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Obesity Abstracts (2019) 1 OC2.4 | DOI: 10.1530/obabs.01.OC2.4

UKCO2019 Oral Communications (1) (2) (5 abstracts)

Does exposure to socially endorsed images of food on social media affect our consumption of low and high energy dense foods?

Lily K Hawkins , Claire Farrow & Jason M Thomas

Aston University, Birmingham, UK.

Background: Laboratory studies have demonstrated that exposure to social norm messages conveying the typical eating behaviour of others, can nudge participants to consume more low energy-dense (LED) and fewer high energy-dense (HED) snacks, both of which are desirable from an obesity perspective. In the digital age, it is plausible that social norms conveying what others are eating, and approve of eating, are communicated via social media, however, this has not been tested experimentally. Therefore, this study aimed to investigate the acute effect of socially endorsed social media posts on participants’ eating behaviour.

Methods: Healthy women students (n=168; mean age=20.9; mean BMI=23.3) were assigned to either a HED, LED or control condition, where they viewed three types of images (HED foods, LED foods and interior design as control), but only one type was socially endorsed (e.g. in the control condition, only the interior design images were socially endorsed). Participants completed several questionnaires and were also provided a snack buffet of grapes and cookies.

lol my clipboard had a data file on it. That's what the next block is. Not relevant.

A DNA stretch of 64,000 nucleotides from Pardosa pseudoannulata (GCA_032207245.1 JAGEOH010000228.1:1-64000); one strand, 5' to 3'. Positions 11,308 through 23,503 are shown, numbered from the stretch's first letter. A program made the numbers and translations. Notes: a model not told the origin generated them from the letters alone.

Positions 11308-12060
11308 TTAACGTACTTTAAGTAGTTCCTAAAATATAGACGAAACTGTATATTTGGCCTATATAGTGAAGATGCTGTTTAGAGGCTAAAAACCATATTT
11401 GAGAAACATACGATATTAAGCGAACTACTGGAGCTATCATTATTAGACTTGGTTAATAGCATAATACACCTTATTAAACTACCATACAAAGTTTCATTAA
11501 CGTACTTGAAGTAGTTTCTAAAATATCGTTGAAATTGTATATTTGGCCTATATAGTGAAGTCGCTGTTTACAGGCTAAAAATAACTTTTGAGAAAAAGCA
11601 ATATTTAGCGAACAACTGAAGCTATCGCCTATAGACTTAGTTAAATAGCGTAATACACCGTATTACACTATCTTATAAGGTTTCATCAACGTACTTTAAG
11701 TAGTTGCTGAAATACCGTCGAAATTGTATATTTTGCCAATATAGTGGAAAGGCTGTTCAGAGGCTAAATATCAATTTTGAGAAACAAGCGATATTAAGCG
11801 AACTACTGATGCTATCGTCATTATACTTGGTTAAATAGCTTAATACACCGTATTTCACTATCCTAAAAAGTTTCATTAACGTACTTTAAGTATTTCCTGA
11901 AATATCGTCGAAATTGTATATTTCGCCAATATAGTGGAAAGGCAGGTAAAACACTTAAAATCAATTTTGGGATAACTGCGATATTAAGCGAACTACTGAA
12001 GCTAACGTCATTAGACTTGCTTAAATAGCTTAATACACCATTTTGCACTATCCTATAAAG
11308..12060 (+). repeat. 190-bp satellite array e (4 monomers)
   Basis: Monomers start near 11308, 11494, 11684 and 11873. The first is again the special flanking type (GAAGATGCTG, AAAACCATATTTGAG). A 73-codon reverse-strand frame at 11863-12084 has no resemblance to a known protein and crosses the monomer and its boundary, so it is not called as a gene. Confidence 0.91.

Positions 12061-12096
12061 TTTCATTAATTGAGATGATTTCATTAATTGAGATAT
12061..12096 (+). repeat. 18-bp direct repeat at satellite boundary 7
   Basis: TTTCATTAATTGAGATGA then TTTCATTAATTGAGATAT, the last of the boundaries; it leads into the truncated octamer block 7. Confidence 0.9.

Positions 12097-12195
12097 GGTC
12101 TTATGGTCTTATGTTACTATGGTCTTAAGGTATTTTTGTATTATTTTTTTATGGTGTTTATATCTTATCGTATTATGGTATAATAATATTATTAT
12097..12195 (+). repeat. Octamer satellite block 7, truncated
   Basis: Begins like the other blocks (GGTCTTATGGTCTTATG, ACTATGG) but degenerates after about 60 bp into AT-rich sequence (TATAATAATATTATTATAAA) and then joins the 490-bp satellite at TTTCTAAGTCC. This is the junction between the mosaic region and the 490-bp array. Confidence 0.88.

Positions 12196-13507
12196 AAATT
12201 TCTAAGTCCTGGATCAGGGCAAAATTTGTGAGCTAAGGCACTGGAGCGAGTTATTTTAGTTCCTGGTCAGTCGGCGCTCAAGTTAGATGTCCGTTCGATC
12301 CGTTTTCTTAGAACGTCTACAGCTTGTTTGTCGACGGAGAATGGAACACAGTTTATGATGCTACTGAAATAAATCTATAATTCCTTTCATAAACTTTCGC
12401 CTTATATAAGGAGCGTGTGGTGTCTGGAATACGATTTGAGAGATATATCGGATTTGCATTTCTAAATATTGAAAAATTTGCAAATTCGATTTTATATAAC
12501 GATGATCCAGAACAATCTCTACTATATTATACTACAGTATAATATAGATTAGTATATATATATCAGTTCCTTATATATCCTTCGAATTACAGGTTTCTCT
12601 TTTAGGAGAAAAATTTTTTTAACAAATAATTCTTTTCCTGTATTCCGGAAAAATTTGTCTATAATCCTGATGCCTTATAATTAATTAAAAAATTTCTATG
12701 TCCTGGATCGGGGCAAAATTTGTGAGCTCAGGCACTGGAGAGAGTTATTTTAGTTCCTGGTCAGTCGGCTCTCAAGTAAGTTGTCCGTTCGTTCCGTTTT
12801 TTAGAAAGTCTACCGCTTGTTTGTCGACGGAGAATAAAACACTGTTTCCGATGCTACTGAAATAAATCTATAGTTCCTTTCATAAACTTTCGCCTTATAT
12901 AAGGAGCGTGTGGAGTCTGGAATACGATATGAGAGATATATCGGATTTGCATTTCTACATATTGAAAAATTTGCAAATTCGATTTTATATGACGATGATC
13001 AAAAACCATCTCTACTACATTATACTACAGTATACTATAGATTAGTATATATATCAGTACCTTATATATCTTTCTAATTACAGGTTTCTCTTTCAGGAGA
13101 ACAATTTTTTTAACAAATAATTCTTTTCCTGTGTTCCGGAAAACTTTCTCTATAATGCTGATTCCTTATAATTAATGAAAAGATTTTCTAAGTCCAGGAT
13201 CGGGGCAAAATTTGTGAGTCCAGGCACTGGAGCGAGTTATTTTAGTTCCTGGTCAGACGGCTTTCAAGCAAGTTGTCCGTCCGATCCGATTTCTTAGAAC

Results: One-way ANOVA revealed a significant main effect of condition on participants’ relative consumption of grapes (percentage of grapes consumed out of total food intake), for both grams (P=.03) and calories consumed (P=.03). Follow-up t-tests revealed that participants chose a larger proportion of grapes in both grams and calories in the LED condition vs HED condition (all Ps <.05), and a larger proportion of calories from grapes in the LED compared to control condition (P<.05).

Conclusions: These findings suggest that exposure to socially endorsed images of LED food on social media could nudge people to consume more of, and derive more calories from these foods in place of HED foods. Further research is now required to investigate whether exposure to socially endorsed images of LED foods can produce similar effects with individuals who are obese.

Keywords: Social norms, social media, healthy eating, food consumption

Disclosures: The authors declare no conflicts of interest.

Volume 1

UK Congress on Obesity 2019

Leeds, United Kingdom
12 Sep 2019 - 13 Sep 2019

Association for the Study of Obesity 

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